Support Hyperallergic’s independent arts journalism.
Tonight, Leonardo da Vinci’s “Salvator Mundi” sold for $400 million shattering art auction records ($450.3 million with fees). The buyer is still unknown.
Before today, the highest price paid for art at auction was Pablo Picasso’s “Les Femmes d’Alger” (1955), which including fees went for $179.4 million, and the highest price paid in a private sale is believed to be Willem de Kooning’s “Interchange” (1955) at roughly $300 million.
Just a reminder that:
- The US provides $320 million in aid to Mexico,
- Detroit Tigers’ Miguel Cabrera holds one of the biggest contracts in sports history — 10 years, $292 million,
- an estate in Bel Air — believed to be the most expensive property in the US — went on sale this year for $350 million
- Iran received $400 million after the Iran deal — the money was being held by the US for decades,
- Kylie Jenner’s cosmetics line is worth over $400 million,
- the Koch brothers are expected to spend $300 million to $400 million during the 2018 election cycle,
- California is expected to lose $400 million in federal K-12 education funding under Trump,
- the nominal GDP of the country of Tonga was $439 million in 2011,
- Billionaire hedge fund manager John Paulson donated $400 million to Harvard University in 2015,
- Miami Beach has a $400 million “Sea-Level Rise Plan” that they hope will save it from rising ocean waters,
- this year, NJ Governor Chris Christie announced a $400 million plan to fix the state’s bridges, roads, and transit systems, and
- the new Whitney Museum in lower Manhattan was estimated to cost $422 million.
You get the picture, or rather, someone else did.
UPDATED, Friday, November 17, 11:25am EDT: Christie’s has issued the following statement about the authenticity of the Leonardo painting:
While we welcome the level of interest in the work, it is important to note that all the leading active scholars on this artist and period have already supported the full authorship of this painting, which is why it was exhibited with full attribution to Leonardo da Vinci at the National Gallery in London in 2011. Christie’s stands behind the detailed cataloguing of the work of art, which includes a thorough assessment of attribution and condition. This is 500-year-old painting that evokes an array of emotions in those who see it in person; it’s a rare work of art that inspires so much interest, intrigue and excitement.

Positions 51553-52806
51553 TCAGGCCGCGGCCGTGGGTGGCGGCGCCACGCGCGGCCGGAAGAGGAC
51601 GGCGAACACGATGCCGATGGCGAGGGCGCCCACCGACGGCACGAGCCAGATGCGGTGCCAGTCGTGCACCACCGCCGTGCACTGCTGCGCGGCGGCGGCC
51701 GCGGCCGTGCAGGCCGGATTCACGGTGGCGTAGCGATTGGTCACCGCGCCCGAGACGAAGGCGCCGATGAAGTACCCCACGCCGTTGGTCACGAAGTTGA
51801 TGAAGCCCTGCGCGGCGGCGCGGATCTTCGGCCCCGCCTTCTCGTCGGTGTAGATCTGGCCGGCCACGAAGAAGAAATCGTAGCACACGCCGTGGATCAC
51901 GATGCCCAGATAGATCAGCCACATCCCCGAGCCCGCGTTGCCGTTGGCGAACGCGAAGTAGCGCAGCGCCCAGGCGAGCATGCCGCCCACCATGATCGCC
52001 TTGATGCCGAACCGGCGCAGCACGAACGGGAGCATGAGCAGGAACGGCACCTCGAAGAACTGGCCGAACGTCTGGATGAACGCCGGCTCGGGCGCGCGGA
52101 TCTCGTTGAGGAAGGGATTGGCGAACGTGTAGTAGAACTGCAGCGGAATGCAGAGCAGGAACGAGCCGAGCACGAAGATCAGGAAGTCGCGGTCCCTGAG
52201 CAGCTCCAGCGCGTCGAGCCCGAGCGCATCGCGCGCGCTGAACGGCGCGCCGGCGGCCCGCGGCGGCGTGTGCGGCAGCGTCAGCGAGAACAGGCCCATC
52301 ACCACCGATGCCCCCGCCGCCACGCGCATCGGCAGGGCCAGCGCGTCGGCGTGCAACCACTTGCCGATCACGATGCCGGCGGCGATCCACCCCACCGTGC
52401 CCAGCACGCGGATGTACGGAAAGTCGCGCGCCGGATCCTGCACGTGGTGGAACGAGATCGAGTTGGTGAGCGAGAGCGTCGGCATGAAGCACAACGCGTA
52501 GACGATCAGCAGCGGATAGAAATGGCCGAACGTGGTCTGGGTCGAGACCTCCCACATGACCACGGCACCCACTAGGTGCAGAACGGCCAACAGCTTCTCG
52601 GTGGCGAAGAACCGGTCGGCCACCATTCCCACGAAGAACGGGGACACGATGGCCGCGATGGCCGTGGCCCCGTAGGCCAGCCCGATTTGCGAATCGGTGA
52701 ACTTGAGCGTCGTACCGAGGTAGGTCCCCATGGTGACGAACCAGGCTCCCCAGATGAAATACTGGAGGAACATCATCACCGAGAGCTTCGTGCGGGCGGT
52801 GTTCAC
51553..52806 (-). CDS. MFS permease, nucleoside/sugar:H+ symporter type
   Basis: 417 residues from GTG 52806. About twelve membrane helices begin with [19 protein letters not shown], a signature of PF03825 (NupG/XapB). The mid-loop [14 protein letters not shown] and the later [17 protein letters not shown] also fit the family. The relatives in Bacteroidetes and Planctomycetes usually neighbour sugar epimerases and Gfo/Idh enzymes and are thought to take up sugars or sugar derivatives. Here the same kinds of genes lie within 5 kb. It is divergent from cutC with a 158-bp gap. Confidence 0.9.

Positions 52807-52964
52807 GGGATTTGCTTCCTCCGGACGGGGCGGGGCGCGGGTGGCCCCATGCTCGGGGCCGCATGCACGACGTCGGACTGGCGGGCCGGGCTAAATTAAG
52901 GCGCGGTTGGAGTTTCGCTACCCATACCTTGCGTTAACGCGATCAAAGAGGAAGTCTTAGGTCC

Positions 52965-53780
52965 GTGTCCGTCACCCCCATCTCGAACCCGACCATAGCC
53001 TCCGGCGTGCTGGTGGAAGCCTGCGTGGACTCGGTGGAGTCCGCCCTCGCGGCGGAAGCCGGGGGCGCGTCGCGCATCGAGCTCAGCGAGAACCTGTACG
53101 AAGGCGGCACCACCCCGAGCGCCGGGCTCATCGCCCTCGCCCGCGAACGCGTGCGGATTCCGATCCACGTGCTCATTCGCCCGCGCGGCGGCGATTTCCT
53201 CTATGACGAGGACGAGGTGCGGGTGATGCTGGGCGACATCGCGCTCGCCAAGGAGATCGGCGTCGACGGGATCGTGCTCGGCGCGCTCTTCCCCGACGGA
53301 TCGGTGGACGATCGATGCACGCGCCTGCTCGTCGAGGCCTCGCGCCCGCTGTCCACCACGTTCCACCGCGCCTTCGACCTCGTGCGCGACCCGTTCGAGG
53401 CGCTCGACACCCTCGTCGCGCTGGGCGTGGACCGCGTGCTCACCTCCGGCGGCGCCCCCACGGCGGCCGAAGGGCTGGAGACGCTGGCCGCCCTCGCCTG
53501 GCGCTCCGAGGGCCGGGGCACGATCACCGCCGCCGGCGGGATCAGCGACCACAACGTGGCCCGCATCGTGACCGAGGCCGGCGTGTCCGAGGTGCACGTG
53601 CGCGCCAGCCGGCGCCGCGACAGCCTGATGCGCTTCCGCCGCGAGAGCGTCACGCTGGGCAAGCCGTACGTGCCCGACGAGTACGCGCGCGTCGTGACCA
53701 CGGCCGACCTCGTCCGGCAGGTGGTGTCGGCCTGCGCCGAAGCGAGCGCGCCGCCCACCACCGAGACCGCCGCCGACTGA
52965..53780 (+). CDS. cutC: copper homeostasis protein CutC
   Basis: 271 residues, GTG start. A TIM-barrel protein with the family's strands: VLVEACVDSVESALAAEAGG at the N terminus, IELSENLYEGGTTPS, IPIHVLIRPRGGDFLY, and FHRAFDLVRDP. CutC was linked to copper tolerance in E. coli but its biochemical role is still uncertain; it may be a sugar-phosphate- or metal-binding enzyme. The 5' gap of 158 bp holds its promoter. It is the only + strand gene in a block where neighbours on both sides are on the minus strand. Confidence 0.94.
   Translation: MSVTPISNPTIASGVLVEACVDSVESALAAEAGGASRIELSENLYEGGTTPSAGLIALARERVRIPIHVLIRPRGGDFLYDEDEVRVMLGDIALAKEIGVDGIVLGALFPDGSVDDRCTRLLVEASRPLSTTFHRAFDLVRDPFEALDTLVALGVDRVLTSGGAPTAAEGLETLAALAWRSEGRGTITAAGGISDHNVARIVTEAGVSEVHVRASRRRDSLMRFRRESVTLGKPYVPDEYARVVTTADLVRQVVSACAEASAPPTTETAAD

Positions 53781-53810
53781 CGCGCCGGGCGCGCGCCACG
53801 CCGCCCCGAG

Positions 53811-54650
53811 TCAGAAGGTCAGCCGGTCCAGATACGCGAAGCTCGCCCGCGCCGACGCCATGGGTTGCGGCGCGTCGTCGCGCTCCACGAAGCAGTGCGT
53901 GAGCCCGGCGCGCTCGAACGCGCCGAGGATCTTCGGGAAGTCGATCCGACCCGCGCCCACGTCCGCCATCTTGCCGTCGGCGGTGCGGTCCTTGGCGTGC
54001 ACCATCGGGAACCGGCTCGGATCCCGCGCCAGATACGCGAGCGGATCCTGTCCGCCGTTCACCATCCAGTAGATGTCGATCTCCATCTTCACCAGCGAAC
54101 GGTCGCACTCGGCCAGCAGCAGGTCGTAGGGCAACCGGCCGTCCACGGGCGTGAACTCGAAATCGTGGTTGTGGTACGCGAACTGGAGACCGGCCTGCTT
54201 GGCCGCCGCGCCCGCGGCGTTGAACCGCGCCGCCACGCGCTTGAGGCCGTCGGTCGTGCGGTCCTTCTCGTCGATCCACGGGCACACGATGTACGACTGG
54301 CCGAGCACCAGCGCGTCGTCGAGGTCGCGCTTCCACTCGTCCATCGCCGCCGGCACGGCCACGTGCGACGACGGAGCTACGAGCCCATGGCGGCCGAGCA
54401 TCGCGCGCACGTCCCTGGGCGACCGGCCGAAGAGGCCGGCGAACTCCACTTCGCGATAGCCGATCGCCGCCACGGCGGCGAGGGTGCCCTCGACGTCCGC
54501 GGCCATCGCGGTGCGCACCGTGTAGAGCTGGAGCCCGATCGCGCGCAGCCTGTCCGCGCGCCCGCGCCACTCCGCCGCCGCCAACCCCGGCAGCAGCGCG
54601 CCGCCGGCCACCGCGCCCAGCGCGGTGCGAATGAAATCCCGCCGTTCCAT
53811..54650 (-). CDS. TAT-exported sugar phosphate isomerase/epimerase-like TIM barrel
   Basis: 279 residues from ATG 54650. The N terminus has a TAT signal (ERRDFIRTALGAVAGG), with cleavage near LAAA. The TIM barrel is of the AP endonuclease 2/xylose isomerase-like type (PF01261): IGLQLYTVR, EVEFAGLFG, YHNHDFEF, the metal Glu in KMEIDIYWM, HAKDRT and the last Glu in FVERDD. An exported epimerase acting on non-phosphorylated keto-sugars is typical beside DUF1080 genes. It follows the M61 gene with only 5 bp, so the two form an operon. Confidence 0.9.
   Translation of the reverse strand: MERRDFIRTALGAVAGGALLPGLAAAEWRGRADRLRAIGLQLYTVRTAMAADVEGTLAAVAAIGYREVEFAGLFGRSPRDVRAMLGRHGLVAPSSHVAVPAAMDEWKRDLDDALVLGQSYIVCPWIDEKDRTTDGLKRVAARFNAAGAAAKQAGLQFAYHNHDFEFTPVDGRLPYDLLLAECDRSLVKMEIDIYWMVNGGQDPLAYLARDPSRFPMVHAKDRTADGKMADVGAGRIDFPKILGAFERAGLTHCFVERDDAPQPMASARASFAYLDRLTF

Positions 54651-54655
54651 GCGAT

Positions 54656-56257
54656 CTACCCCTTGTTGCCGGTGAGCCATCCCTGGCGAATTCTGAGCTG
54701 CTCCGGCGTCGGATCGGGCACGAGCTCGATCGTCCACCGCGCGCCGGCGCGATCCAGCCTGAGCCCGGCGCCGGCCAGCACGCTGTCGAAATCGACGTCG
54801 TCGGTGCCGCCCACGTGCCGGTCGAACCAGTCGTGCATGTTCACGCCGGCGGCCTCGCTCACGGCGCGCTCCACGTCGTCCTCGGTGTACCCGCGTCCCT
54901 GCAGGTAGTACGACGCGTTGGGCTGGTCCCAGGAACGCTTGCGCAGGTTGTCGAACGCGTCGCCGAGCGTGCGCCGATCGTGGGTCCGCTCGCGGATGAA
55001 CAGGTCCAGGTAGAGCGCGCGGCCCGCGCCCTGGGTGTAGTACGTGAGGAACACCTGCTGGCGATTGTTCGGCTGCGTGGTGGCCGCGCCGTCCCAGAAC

The 40-year relationship that unfolded between Toklas and Stein became the bedrock of Paris’s artistic avant-garde.
Fifty works, all created by women, are brought together across time and media as the Norton Museum of Art reckons with the art world’s patriarchal past and present.
Over the course of three months, the resident artists in Going to the Meadow will collaborate and create with a curated set of continually changing materials.
In the Blactiquing Space, curator and collector Kevin Jones presents deeply fraught objects with emotion, connection, and care.
Dobkin caught the attention of critics early on with her quirky and occasionally self-deprecating works, which often center lesbian identity.